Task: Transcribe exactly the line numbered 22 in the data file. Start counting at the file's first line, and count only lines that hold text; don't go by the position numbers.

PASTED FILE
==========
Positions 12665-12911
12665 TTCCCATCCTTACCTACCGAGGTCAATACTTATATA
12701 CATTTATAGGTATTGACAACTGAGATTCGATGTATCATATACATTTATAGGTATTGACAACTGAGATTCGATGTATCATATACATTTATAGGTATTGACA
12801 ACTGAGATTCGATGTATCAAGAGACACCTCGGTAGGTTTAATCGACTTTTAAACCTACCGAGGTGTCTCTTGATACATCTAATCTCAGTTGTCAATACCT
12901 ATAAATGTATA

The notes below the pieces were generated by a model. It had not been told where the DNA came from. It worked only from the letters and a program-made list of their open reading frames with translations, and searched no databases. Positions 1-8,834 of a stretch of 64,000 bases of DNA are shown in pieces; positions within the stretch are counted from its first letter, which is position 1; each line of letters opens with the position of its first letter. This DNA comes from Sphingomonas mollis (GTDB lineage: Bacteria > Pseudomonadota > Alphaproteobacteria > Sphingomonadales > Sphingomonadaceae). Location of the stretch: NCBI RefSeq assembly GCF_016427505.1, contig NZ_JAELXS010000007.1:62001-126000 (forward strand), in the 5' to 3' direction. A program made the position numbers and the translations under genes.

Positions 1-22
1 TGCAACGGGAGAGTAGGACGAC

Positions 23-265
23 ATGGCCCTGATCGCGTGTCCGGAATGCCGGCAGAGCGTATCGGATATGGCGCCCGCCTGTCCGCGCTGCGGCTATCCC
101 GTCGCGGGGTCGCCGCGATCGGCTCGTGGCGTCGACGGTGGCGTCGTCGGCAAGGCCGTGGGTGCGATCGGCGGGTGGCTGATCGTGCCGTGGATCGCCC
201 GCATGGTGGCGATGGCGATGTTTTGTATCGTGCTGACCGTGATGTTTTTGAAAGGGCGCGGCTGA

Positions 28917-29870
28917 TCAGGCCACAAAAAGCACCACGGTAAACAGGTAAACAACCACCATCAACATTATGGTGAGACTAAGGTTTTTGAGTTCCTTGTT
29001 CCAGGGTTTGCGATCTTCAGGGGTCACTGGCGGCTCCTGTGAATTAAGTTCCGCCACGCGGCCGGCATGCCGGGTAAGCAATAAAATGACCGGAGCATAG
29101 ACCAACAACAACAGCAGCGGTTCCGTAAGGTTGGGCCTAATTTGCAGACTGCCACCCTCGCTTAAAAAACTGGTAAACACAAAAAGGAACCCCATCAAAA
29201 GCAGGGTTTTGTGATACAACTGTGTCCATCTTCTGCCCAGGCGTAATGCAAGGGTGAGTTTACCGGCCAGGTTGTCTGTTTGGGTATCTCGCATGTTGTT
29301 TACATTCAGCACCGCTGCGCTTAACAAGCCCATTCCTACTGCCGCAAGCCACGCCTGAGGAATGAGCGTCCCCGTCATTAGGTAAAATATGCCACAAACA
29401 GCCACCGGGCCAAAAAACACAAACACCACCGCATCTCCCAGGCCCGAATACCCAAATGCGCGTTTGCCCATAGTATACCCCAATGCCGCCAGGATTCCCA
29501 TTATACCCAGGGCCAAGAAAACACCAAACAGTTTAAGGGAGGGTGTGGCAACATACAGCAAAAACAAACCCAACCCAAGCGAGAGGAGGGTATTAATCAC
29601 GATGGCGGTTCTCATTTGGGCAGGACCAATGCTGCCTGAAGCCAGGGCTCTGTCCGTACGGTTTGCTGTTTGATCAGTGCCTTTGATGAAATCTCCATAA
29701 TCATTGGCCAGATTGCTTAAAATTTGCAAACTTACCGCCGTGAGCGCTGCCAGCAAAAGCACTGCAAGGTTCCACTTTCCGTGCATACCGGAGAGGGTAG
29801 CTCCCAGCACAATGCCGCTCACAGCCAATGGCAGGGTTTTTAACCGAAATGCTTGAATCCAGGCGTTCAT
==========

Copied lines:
29701 TCATTGGCCAGATTGCTTAAAATTTGCAAACTTACCGCCGTGAGCGCTGCCAGCAAAAGCACTGCAAGGTTCCACTTTCCGTGCATACCGGAGAGGGTAG